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« Reply #11 on: August 14, 2012, 08:07:58 pm »
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Only if they promise to hold the Summer games in November again.
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« Reply #12 on: August 14, 2012, 09:53:51 pm »
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I'm pretty sure bgwah means non-[white/Asian], not [non-white]/Asian.

I thought it was pretty obvious... But I guess when you have some inferiority complex you get mad without really thinking about things too much.

I was trying to figure out what you meant, and thought I may be wrong, but it's besides the point. While Vancouver and Toronto have wealthy Asians, they also have poor Asians too. Chinatown in Vancouver is in the infamous Downtown East Side, which happens to be the poorest neighbourhood in Canada. As for South Asians, they tend to be in North Surrey which is a fairly poor area as well.
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Platypus
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« Reply #13 on: August 16, 2012, 12:20:37 pm »
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Melbourne is lovely. It will always be my home base. I've lived away and will again - currently starting plans for a couple of years in Chile! - but I know I'll always come home to Melbourne. I can turn on Joy or 774 or Triple J, or the World Service. I can get the world's best coffee in any cafe in town, I CAN GO TO THE FOOTY!, I can walk through any street at 3am without fear, I can have a laugh with Dot on the tram... Dot's a great old lady, I went to school with her granddaughters and am always pleased to spot her on the tram.

In Melbourne, I can head to any of... 600? 1000? 4000 parks? Wherever I live, there's one around the corner, and if I don't like them, the inner city is ringed by some stunners and the outer areas have huge reserves of native bushlands. I got a great, public, education and I'm serviced by great public hospitals. I trust the coppers here more than anywhere I've been...although a copper's a copper... and I see a heritage of great advances in democracy, equality, science, sports, art, MUSIC, infrastructure, business, unionism, multiculturalism, food, so much all around me. I love this city, and I have my reasons!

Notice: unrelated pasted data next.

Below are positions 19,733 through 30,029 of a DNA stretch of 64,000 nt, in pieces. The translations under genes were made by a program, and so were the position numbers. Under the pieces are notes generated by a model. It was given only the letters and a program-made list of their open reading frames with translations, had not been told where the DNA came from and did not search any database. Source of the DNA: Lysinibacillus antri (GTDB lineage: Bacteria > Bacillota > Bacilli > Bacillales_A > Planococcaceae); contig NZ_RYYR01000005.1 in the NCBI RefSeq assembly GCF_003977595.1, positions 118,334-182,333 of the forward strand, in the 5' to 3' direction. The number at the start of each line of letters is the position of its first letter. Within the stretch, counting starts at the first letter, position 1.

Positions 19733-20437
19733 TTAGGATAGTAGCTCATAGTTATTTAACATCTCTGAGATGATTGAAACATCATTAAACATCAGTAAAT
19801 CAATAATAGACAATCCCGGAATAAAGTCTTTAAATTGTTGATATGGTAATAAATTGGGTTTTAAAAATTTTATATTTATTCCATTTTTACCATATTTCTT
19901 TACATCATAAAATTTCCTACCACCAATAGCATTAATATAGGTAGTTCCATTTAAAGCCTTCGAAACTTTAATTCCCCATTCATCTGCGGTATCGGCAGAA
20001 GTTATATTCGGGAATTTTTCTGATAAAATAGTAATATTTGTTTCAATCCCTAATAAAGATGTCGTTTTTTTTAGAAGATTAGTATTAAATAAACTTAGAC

But, at the end of the day, they're MY reasons. You don't know Dot, you haven't experienced the Domain on a January arvo, you don't love the Western Bulldogs, you've not helped a bogan find her shoes at Flemington, you've not walked into a random cafe in the suburbs and had the best coffee of your life. I can't expect you to love Melbourne. I can't love NYC or London: I've never been to Picadilly, Harlem, Hyde Park, Central Park, Lord's, Yankee Stadium, Brooklyn, or Chelsea. I'd love to visit and fall in love with those cities, and I hope you all visit us and fall in love with Melbourne.

My opinion is that it's the best city for me to live in, because it is the city I live in and have learnt to love. I don't need a ranking to back me up, but if it helps more people learn to love Melbourne, that's very welcome.



You might even discover our ethnic diversity.
« Last Edit: August 16, 2012, 12:23:19 pm by I'm spinning a Platypus, get out of my way »Logged
Sbane
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« Reply #14 on: August 16, 2012, 01:57:26 pm »
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I'm pretty sure bgwah means non-[white/Asian], not [non-white]/Asian.

I thought it was pretty obvious... But I guess when you have some inferiority complex you get mad without really thinking about things too much.

I was trying to figure out what you meant, and thought I may be wrong, but it's besides the point. While Vancouver and Toronto have wealthy Asians, they also have poor Asians too. Chinatown in Vancouver is in the infamous Downtown East Side, which happens to be the poorest neighbourhood in Canada. As for South Asians, they tend to be in North Surrey which is a fairly poor area as well.


In America, Asian minorities are very different socioeconomically from Hispanics/Blacks. Hispanics can illegally come into the United States, something Canada doesn't need to deal with leading to their exaggerated low incomes. Blacks are self explanatory I think. African immigrants and even Caribbean immigrants tend to do a lot better than American Blacks. Especially African immigrants who are one of the most educated group in America, but make up a minuscule portion of the Black population. In Canada I suspect they make up a much larger share.

In terms of differences between Asian immigrants to Canada and the US, could it be due to the law that anyone with a college education can apply to immigrate to Canada? Many might just immigrate over, not have a job lined up, and may just end up working blue collar jobs? In America most Asian immigrants come to study in universities and get jobs from there or are brought over by a corporation using the H1b visa and this is usually for well paying positions.